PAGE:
Were you dumped out of the blue? Have you loved and lost? Anyone who has been there will tell you, breaking up is more than hard to do. It stinks. Big time.
You’re probably dealing with waves of sadness, anger, confusion and maybe self-doubt and jealousy. Most relationships end, so everyone goes through it at some point, and broken hearts have inspired millions of songs and poems. While there’s no surefire cure for a broken heart, these time-tested tips could help soften the blow.
Tips for A Broken Heart
Talk to someone you trust.
A friend, your suitemate, a sibling, or a parental figure—just as long as it is someone who will listen. Then let it all out. A good friend won’t let you feel sorry for yourself very long. And you shouldn’t either.
Have a good cry.
There’s no shame in crying every now and then, and breaking up can be really, really hard. (By the way, EVERYONE is allowed to cry!) Cry and let it all out in writing if that works for you, but then do something fun. You may feel like being alone for a while, but that doesn’t mean you can’t read, listen to music or do other things that are perfect for solo time.
Be good to yourself.
Remember what’s good about you. This one is really important. It can be easy to blame yourself for the break-up—if only you were smarter or more attractive or richer or. . .you name it! Ask your friends—they’ll remind you of all your good qualities! You don’t want to be with someone who doesn’t want to be with you, right?
Go out to the movies, see a concert or go out with friends…anything that keeps you distracted and occupied. Get out of your room when you’re ready. It will make you feel better.
Don’t do anything you’ll regret.
If you sling mud, you’ll end up dirty! Spreading rumors or betraying confidences for revenge will only come back to you and hurt you in the end. And if someone does it to you, don’t play their game—you’ll be the loser if you do.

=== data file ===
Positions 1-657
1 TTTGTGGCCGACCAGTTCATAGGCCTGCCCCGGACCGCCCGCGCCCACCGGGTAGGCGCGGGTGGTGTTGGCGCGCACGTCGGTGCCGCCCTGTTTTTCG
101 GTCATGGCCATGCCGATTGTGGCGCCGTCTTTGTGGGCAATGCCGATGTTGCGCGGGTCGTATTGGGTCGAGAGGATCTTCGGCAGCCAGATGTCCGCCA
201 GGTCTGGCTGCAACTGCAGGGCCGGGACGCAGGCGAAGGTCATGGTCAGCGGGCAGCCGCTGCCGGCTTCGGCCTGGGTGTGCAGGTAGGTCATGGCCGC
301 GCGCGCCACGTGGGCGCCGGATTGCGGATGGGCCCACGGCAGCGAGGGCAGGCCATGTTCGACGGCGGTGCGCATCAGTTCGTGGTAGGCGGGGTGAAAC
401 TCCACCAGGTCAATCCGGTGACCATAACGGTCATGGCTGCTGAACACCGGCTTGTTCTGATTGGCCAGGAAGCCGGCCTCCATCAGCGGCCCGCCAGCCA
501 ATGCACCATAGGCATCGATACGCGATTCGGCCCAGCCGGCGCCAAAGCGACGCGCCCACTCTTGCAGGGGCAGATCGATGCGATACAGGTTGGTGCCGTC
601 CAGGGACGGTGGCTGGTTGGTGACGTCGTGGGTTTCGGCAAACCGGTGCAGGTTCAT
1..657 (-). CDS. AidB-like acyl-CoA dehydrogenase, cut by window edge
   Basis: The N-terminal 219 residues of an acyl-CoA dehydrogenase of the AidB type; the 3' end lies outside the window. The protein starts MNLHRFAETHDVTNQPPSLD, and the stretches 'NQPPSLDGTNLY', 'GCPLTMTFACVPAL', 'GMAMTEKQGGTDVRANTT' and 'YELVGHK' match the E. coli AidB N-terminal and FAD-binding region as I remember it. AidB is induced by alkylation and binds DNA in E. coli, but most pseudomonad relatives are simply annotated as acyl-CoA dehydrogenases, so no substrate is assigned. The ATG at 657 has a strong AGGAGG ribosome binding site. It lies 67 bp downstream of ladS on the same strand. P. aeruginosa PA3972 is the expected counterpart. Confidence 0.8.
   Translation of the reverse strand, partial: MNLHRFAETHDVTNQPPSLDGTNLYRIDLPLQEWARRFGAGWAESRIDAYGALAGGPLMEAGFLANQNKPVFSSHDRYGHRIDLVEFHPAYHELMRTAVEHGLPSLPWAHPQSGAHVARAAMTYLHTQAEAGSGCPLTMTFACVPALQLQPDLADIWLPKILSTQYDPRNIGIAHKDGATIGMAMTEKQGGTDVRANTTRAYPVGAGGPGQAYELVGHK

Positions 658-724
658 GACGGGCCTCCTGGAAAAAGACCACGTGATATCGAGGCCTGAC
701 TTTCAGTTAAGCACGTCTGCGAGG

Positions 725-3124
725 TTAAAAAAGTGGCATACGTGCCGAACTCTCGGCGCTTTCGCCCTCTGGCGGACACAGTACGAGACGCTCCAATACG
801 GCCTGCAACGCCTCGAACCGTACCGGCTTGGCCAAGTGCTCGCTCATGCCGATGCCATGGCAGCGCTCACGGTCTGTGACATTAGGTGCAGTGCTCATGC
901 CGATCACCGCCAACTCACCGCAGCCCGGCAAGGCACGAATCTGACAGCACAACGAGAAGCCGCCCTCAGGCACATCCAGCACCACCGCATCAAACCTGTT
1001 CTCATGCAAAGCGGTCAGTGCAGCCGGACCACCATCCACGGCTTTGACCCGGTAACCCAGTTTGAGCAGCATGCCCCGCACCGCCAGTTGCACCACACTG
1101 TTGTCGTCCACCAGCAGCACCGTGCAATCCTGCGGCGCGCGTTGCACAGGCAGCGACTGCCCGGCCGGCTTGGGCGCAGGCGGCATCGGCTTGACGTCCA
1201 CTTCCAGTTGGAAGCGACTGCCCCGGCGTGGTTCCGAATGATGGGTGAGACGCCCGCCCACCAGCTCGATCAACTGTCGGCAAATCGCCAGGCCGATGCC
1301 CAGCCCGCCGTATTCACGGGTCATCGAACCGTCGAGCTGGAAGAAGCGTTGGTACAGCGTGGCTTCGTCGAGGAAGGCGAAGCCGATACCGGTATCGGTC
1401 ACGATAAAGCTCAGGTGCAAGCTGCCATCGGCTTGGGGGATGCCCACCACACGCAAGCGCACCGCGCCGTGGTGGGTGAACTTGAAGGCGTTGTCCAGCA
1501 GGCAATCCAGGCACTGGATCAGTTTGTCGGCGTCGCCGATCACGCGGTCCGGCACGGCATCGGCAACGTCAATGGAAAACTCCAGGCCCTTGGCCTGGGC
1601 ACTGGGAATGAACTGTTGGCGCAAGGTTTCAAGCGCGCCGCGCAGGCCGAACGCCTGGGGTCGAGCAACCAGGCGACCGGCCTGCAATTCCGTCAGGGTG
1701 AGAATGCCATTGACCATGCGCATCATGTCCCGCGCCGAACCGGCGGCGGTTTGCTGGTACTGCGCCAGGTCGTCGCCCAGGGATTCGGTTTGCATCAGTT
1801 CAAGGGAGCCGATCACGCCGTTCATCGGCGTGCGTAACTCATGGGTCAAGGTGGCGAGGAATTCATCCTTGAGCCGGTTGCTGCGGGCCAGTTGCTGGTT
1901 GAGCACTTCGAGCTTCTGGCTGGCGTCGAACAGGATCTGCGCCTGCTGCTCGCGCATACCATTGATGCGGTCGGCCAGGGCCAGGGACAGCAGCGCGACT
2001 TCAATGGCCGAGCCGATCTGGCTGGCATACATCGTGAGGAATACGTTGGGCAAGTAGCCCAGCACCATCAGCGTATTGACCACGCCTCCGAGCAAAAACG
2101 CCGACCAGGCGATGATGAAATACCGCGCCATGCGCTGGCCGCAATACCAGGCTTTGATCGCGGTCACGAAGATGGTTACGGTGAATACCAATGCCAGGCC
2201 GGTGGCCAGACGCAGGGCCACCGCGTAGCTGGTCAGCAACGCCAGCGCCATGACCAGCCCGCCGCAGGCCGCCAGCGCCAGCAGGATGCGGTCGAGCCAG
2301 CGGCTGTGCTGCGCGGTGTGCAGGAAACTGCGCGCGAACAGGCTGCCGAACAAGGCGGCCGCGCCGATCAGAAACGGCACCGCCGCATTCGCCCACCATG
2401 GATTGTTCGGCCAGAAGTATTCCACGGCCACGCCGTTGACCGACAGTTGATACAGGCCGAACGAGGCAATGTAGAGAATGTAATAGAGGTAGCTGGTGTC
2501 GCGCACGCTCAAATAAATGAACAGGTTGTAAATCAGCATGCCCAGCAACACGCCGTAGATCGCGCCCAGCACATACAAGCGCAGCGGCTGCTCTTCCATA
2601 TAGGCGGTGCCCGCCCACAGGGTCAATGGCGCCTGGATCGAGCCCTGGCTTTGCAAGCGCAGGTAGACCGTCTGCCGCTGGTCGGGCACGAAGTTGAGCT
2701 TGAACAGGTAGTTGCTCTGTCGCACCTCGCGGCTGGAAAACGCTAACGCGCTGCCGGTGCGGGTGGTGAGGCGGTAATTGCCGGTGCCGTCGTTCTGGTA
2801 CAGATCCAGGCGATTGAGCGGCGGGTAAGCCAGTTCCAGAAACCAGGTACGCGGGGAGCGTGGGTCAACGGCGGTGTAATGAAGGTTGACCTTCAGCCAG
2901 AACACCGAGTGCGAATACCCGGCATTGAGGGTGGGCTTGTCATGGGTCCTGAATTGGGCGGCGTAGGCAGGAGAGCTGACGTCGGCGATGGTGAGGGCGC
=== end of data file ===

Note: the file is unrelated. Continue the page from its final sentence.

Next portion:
Focus on the future.
It’s normal to think about what you had and lost. When a relationship ends, some people can start to obsess about things they think they did wrong, or how things could have turned out differently. Instead, learn from this experience and make some changes for the next relationship, but don’t dwell on the past. Hindsight is always 20/20 so don’t put yourself down for things that can’t be changed. Give yourself a few days, and then start thinking about what you want in the future and how to get it. Change is always hard, but it’s an opportunity for growth and new experiences.
Give yourself time to heal.
Even if it feels like you’ve been kicked in the gut, that awful feeling will go away in time. Getting over a breakup can take days, weeks or months, but it will happen—if you let it.
Get professional help if you need it.
Most broken hearts heal after a while. But if you’re still miserable after a few weeks, if you are using drugs or alcohol to feel better, if you can’t sleep or get things done or if you’re growing more depressed every day, don’t go it alone. Visit WVU's Carruth Center and talk to someone who can help you move on and feel better. Did you know they actually have counselors who specialize in relationships? They are happy to help you!